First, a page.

The games in Beijing in 2008 were for Slovakia the most successful ones in history with six medals, three gold (Hochschorner brothers, Martikán and Elena Kaliská in women’s kayak), two silver and one bronze.

Water sports remain to be the strongest sports in Slovakia while there are excellent athletes with medal aspirations. Unfortunately, only one boat per country can qualify in water events.

In women’s kayak both double Olympic champion Elena Kaliská (2004, 2008) and Jana Dukátová are among the top contenders. Kaliská, however, was eliminated by the national qualification round in Liptovský Mikuláš during the weekend of May 14-15.

Read also: Slovak Olympic winners stay at home Read more 

Meanwhile, three time champions Peter and Pavol Hochschorners faced somewhat younger Ladislav and Pavol Škantárovci, with the latter now set to go to Rio.

The trend of Olympic winners being displaced by younger competitors began last autumn when Martikán was beaten by Matej Beňuš.

In comparison to past years, Slovakia's chances in to medal in track and field events look better.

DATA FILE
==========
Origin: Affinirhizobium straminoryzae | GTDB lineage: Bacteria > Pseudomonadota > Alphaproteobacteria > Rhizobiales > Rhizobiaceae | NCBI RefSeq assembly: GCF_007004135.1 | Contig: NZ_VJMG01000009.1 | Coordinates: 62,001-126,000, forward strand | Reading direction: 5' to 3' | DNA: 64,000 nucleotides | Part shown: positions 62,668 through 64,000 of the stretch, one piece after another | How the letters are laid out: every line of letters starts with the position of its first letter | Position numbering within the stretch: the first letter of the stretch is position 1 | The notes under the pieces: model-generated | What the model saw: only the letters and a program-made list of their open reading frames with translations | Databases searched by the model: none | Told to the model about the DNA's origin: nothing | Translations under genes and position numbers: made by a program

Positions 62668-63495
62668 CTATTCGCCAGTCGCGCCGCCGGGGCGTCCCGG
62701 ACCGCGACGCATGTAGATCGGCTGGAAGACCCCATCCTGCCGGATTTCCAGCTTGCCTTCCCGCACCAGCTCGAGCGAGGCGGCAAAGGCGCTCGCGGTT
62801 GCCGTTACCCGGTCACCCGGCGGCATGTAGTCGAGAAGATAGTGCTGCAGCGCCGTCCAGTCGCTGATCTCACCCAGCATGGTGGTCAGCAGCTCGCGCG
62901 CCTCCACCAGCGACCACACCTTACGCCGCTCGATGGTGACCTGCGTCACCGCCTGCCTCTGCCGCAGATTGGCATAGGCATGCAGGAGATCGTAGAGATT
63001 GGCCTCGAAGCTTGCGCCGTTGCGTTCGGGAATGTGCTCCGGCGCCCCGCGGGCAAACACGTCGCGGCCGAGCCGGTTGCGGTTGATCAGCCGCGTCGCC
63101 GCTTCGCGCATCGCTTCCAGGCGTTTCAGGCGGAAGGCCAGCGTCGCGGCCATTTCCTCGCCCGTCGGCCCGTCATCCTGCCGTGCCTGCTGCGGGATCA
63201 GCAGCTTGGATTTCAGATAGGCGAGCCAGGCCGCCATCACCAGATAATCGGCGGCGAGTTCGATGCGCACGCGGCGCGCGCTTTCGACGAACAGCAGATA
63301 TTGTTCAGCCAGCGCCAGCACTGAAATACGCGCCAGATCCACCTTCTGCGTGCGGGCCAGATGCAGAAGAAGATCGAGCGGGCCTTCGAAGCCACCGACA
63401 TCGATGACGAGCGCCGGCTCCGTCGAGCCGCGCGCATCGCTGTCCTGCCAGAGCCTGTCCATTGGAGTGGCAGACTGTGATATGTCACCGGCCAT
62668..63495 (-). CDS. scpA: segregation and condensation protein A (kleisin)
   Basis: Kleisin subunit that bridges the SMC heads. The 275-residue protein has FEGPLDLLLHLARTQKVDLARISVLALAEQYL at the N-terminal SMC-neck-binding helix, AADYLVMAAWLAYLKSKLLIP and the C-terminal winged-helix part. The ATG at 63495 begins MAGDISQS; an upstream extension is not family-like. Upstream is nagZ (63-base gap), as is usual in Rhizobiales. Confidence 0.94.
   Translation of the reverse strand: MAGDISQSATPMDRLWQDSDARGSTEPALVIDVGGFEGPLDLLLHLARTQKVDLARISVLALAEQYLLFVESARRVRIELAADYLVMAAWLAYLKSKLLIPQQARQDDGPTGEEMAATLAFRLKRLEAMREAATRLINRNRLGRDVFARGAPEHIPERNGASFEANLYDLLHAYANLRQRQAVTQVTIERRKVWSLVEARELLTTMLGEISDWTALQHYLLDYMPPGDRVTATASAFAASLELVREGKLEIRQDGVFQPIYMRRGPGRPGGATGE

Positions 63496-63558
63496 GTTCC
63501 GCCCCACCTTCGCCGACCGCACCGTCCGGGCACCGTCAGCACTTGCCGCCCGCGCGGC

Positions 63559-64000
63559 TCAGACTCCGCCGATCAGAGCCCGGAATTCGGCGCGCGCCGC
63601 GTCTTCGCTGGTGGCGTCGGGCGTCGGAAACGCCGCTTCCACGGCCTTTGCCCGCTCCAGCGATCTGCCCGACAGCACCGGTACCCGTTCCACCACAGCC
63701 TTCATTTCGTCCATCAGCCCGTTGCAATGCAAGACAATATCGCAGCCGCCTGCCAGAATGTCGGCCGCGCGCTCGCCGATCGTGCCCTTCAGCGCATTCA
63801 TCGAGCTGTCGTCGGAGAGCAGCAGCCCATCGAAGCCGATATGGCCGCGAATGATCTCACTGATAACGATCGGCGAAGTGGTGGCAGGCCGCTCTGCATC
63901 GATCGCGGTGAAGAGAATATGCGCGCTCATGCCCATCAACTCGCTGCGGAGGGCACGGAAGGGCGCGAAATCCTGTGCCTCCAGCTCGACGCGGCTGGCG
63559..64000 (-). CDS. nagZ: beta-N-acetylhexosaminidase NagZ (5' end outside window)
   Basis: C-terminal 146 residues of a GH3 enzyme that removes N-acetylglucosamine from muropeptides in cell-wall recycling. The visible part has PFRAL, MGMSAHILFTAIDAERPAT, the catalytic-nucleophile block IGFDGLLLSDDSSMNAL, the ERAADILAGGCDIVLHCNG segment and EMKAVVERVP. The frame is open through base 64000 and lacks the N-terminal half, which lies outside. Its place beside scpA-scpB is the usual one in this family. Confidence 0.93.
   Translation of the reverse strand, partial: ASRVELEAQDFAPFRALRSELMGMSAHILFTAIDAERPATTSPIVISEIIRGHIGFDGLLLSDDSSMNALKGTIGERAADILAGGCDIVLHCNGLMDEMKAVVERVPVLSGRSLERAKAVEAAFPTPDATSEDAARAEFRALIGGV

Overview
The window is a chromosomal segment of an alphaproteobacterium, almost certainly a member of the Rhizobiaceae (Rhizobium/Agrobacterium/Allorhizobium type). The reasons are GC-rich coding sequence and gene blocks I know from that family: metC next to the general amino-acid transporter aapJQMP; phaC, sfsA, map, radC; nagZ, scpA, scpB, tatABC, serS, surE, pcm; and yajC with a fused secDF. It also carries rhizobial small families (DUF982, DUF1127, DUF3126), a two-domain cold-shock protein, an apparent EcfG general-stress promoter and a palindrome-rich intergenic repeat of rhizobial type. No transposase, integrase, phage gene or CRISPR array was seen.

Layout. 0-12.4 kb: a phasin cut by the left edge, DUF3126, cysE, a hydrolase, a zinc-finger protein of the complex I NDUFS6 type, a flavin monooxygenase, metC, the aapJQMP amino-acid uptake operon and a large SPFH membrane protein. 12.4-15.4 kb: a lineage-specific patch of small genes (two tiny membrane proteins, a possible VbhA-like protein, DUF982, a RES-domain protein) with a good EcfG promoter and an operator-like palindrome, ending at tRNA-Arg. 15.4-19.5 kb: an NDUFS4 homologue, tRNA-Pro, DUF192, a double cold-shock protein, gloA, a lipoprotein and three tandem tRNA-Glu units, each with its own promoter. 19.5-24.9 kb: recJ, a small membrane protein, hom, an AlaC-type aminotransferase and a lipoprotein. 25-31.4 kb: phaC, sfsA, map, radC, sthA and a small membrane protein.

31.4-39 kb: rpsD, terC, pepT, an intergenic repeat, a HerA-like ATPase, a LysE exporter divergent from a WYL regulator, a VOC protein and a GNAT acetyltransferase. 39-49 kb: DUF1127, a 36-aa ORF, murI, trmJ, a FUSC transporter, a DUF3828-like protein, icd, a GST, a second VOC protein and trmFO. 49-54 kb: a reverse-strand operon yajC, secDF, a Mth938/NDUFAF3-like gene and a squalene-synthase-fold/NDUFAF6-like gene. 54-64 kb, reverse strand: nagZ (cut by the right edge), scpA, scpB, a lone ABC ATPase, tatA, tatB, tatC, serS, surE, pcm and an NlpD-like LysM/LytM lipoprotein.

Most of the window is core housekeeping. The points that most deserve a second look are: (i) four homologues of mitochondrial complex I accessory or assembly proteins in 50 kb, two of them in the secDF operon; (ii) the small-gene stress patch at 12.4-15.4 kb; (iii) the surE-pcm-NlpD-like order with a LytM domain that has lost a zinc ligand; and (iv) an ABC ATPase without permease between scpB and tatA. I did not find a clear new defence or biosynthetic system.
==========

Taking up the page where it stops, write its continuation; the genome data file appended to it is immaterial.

“The recent cycle was the most successful in the history of Slovak athletics,” said Martin Pupiš, the head coach of the Slovak Athletic Federation. In 2015 the racewalker Matej Tóth won gold medal at the World Championship and will look to do the same in Rio. 

“The top medal contender is Matej Tóth, but we can also count on Martina Hrašnová and Marcel Lomnický in hammer throw,” Pupiš said. “The goal is one medal and one placement in the top 8.” 

Cyclist Peter Sagan is probably the most famous sport personality in Slovakia in the recent months (alongside the footballer Marek Hamšík, but no team sport qualified for Rio). However, as Souček pointed out, the race route around Rio is quite hilly, which does not fit into Sagan’s style.

“At the moment, he is trying to qualify in mountain biking, where he could be considered for a good placement as well,” explained Souček.

Slovakia’s nomination for shooting sports is already complete with five athletes qualified for the Olympics, said Miloslav Benca, the president of the Slovak Shooting Association.

“Every final placement is a success and we hope that at least one of them will be in the top three. However, it is a lottery,” Benca told The Slovak Spectator.

Settings and facilities also play an important role in optimising the performance. Despite criticisms about the readiness of the organisers, the Slovak Olympic Committee is satisfied with the situation in the Olympic village.

A press release after an official visit to the venue reads that it is comparable to the situation in Athens or Sochi three months ahead of those games.

“The main problem is the infrastructure,” Jozef Liba, the general secretary of SOV told the TASR newswire after his return from a visit in Rio.